Leo Gursky is an elderly Jewish man with a weak heart who, having survived World War II in Poland, now lives invisibly in New York. Terribly lonely, he has a fear of dying unnoticed and, as a result, is preoccupied with being seen - by the delivery boy from the Chinese takeaway, by the people who watch him drop his change on the floor in a shop, by the students who sketch him when he models at a life drawing class.
14-year-old fellow New Yorker Alma Singer, named for every girl in her parents' favourite novel in an obscure book called 'The History of Love', lost her father when she was seven. A precocious child who is still struggling to understand the world without him, she worries about her grieving translator mother and her strange little brother, Bird, who believes he's one of the 36 righteous souls in every generation. She keeps a notebook called How to Survive in the Wild and compiles obsessive lists.
Tying these disparate narrators together is Zvi Litvinoff, a Pole living in Chile and the author of book-within-a-book 'The History of Love'. How the three are linked is something that should only emerge as you read the book and immerse yourself in their lives. They are wonderful characters, as are the people who only have walk-on parts - especially Leo's aged friend, Bruno, who shuffles around listening to recordings of 'Ulysses' on his headphones, and Zvi's wife, who floods their house to erase a manuscript.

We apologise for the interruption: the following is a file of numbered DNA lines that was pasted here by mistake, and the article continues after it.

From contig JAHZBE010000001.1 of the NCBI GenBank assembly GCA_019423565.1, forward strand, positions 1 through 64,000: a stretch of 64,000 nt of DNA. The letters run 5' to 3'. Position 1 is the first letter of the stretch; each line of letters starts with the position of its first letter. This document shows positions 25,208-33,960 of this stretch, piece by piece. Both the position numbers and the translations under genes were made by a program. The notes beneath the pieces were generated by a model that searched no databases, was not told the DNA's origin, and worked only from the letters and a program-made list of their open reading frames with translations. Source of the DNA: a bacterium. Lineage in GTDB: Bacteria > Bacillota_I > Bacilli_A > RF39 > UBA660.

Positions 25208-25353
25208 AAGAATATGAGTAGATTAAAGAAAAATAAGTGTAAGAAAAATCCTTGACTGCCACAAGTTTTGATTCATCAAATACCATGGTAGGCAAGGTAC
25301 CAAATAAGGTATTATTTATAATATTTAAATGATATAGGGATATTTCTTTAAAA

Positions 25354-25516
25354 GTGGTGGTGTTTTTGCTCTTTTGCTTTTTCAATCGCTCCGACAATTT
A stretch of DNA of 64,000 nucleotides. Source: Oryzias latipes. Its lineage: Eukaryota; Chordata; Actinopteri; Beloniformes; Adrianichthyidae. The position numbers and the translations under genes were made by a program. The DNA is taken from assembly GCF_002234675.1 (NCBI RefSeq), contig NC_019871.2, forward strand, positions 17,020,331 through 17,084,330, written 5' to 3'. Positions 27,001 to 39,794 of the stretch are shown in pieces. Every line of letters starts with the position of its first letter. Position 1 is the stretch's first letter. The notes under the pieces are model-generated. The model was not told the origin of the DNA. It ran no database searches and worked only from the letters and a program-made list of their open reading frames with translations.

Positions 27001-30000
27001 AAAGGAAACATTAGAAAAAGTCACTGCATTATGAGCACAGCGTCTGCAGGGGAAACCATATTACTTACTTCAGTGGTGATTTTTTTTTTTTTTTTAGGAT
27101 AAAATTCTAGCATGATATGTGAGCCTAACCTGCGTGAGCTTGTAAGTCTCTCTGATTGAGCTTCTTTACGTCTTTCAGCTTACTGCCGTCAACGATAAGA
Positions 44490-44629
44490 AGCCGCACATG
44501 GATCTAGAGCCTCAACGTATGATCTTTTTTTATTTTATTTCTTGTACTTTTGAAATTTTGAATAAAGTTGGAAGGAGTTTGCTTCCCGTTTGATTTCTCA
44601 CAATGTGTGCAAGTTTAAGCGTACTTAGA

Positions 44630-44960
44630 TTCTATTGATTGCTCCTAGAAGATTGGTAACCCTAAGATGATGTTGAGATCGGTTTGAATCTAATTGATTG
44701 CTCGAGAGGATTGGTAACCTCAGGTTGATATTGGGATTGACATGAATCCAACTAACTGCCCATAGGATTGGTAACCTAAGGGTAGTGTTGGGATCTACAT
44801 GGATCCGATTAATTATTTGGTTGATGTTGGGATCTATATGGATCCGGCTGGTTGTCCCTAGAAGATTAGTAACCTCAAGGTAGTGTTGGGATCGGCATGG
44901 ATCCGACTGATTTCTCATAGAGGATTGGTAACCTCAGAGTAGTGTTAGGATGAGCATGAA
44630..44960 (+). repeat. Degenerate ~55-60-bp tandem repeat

'The History of Love' is not a typical love story but, rather, a glimpse into several perfect moments. Neither Alma nor Leo finds quite what they are looking for, but the journeys that they embark on lead them to an altogether different and unusual resolution. Engaging and memorable.